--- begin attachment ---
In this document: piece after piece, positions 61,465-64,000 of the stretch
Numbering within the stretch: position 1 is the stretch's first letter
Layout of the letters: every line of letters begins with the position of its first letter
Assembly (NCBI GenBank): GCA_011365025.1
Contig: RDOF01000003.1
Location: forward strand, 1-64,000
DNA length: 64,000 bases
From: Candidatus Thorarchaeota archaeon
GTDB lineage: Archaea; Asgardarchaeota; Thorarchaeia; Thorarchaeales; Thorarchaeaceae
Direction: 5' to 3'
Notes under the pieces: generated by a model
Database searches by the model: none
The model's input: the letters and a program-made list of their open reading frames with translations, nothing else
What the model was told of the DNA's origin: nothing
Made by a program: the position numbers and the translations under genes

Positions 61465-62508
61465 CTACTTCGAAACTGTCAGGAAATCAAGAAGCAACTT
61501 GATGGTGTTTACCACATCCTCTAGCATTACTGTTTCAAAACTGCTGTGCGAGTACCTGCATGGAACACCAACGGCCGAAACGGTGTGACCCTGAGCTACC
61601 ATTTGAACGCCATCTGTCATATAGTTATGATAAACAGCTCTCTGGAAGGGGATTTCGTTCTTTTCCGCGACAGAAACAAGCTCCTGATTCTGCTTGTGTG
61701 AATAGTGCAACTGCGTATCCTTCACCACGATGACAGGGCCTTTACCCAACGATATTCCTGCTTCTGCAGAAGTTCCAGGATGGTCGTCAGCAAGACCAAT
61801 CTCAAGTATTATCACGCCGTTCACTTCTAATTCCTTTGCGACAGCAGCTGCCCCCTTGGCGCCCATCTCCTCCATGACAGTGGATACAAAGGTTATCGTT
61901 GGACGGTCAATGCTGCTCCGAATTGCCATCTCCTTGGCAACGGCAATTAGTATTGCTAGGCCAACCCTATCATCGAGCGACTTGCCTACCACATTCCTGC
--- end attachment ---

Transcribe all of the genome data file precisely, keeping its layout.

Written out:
In this document: piece after piece, positions 61,465-64,000 of the stretch
Numbering within the stretch: position 1 is the stretch's first letter
Layout of the letters: every line of letters begins with the position of its first letter
Assembly (NCBI GenBank): GCA_011365025.1
Contig: RDOF01000003.1
Location: forward strand, 1-64,000
DNA length: 64,000 bases
From: Candidatus Thorarchaeota archaeon
GTDB lineage: Archaea; Asgardarchaeota; Thorarchaeia; Thorarchaeales; Thorarchaeaceae
Direction: 5' to 3'
Notes under the pieces: generated by a model
Database searches by the model: none
The model's input: the letters and a program-made list of their open reading frames with translations, nothing else
What the model was told of the DNA's origin: nothing
Made by a program: the position numbers and the translations under genes

Positions 61465-62508
61465 CTACTTCGAAACTGTCAGGAAATCAAGAAGCAACTT
61501 GATGGTGTTTACCACATCCTCTAGCATTACTGTTTCAAAACTGCTGTGCGAGTACCTGCATGGAACACCAACGGCCGAAACGGTGTGACCCTGAGCTACC
61601 ATTTGAACGCCATCTGTCATATAGTTATGATAAACAGCTCTCTGGAAGGGGATTTCGTTCTTTTCCGCGACAGAAACAAGCTCCTGATTCTGCTTGTGTG
61701 AATAGTGCAACTGCGTATCCTTCACCACGATGACAGGGCCTTTACCCAACGATATTCCTGCTTCTGCAGAAGTTCCAGGATGGTCGTCAGCAAGACCAAT
61801 CTCAAGTATTATCACGCCGTTCACTTCTAATTCCTTTGCGACAGCAGCTGCCCCCTTGGCGCCCATCTCCTCCATGACAGTGGATACAAAGGTTATCGTT
61901 GGACGGTCAATGCTGCTCCGAATTGCCATCTCCTTGGCAACGGCAATTAGTATTGCTAGGCCAACCCTATCATCGAGCGACTTGCCTACCACATTCCTGC